The Cloud has become a key modern business resource, with almost every sector embracing the full benefits it offers. But ‘almost every’ means some have not, and enclaves remain that continue to rely on old ways. Surprisingly, when it comes to Disaster Recovery, some are still hesitant to new technology, leaving companies more vulnerable than they realise.
The very word ‘disaster’ should infuse a sense of urgency in the thoughts of CEOs, making protection against such events a logical investment. There are multiple disasters to worry about, from earthquakes, floods and hurricanes wreaking havoc on physical infrastructure to cyber attacks and even human error.
Research has revealed that rather than being a priority, Disaster Recovery has been left on the back burner by a large percentage of CEOs. It seems hardware and software-based replication and tape backup, are still considered ‘old and reliable’ data storage and recovery methods.
Slow To Change
Research shows that a willingness to adopt new digital storage technologies is not as prevalent as might have been thought. One survey, involving some 5,600 IT professionals around the world, revealed a reluctance to invest in the newest technologies is affecting IT resilience.
Instead, these companies are choosing to stick with on-premises systems and equipment and to leave such key undertakings as data migration and backup management to their own personnel. Some 53% of participants admitted favouring hardware replication as their data protection method of choice, with tape backup and software-based replication ranking second and third-favourite respectively.
Perhaps most worrying is the fact that 85% either had no recovery plan or were not completely confident in the plan they had drawn up.
But how real is the threat to businesses whose Disaster Recovery plans omit the migration to modern technologies, like the Cloud? And how do they leave a business vulnerable?
The threats are very real. According to figures from the National Archives and Records Administration (NARA), some 93% of US companies that fell victim to a disaster and whose data centre shut down for 10 days or more, filed for bankruptcy within 12 months of the event.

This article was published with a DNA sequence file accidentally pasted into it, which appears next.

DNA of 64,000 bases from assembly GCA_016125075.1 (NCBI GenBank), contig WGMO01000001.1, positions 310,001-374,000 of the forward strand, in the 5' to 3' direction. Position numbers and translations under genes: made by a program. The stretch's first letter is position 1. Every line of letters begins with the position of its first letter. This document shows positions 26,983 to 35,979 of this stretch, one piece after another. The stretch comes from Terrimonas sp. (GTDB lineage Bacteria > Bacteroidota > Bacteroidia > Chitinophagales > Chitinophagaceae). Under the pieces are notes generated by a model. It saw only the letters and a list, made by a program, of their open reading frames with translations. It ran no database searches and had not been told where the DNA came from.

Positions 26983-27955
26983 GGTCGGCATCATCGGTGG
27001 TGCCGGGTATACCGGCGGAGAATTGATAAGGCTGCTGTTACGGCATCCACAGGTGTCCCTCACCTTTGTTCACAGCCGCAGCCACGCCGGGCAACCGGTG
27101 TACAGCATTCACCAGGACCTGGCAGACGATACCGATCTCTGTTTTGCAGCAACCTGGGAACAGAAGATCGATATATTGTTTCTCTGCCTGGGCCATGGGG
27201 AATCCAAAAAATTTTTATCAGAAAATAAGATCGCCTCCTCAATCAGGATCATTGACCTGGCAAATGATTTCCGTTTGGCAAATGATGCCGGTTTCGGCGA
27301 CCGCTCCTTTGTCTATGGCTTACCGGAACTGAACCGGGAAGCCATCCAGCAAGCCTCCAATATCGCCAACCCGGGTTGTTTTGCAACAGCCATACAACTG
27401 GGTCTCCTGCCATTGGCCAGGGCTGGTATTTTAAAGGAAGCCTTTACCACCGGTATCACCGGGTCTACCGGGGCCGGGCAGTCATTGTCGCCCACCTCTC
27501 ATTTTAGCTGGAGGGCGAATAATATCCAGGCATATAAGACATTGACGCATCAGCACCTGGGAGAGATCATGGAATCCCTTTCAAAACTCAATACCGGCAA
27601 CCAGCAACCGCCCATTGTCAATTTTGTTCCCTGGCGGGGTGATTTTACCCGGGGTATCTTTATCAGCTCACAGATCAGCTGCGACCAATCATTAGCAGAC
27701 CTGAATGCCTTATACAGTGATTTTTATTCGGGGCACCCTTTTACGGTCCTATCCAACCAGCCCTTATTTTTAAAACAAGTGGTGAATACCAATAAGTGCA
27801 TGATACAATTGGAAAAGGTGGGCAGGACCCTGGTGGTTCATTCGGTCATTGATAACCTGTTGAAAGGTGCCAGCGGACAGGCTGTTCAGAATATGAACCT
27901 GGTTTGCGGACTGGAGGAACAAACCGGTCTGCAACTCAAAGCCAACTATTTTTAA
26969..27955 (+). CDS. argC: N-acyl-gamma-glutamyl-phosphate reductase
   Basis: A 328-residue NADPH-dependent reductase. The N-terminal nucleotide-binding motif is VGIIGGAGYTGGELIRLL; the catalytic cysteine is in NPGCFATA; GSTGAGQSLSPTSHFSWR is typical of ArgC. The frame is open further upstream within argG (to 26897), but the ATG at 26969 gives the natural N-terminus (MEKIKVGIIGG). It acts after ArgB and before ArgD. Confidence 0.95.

Other research suggests that SMEs can lose 25% in daily revenue by the end of the first week after a data loss event, which increases to 40% after one month.
But is a reluctance to leave behind these old Disaster Recovery methods really leaving businesses so vulnerable?
Why Cloud Disaster Recovery Wins Out
Cloud-based Disaster Recovery offer several benefits over traditional ways:
The key to Disaster Recovery is getting everything back up and running as quickly as possible. Cloud technology beats the traditional ways hands down. For example, tape backup may be considered very reliable but data recovery can take hours or days, making the option slow and (in the end) costly.
The Cloud allows companies to copy an entire server, complete with operating system, applications and data safely sealed inside. This ‘virtual server’ can be copied or backed up to an offsite data center and then accessed in a matter of minutes if a disaster strikes.
The costs involved in maintaining traditional methods are quite high. Mirrored servers, for example, are a popular option for large businesses, but maintenance is expensive. Not only does the hardware require considerable investment, cooling systems and security systems need to be ever-running.
Cloud-based data recovery is far more cost effective in comparison, with no capital expenses and flexible service payment options available.
Traditional Disaster Recovery methods can be rigid in their design, meaning they are set to accommodate a certain amount of data and little more. This can cause real problems as a company expands. Servers and other hardware will need to be invested in frequently, not least the tape backups occupying a growing amount of storage space.
The Cloud, however, is scalable. As the amount of data a business stores increases, the increase in storage capacity is immediate with no need to invest in anything more.
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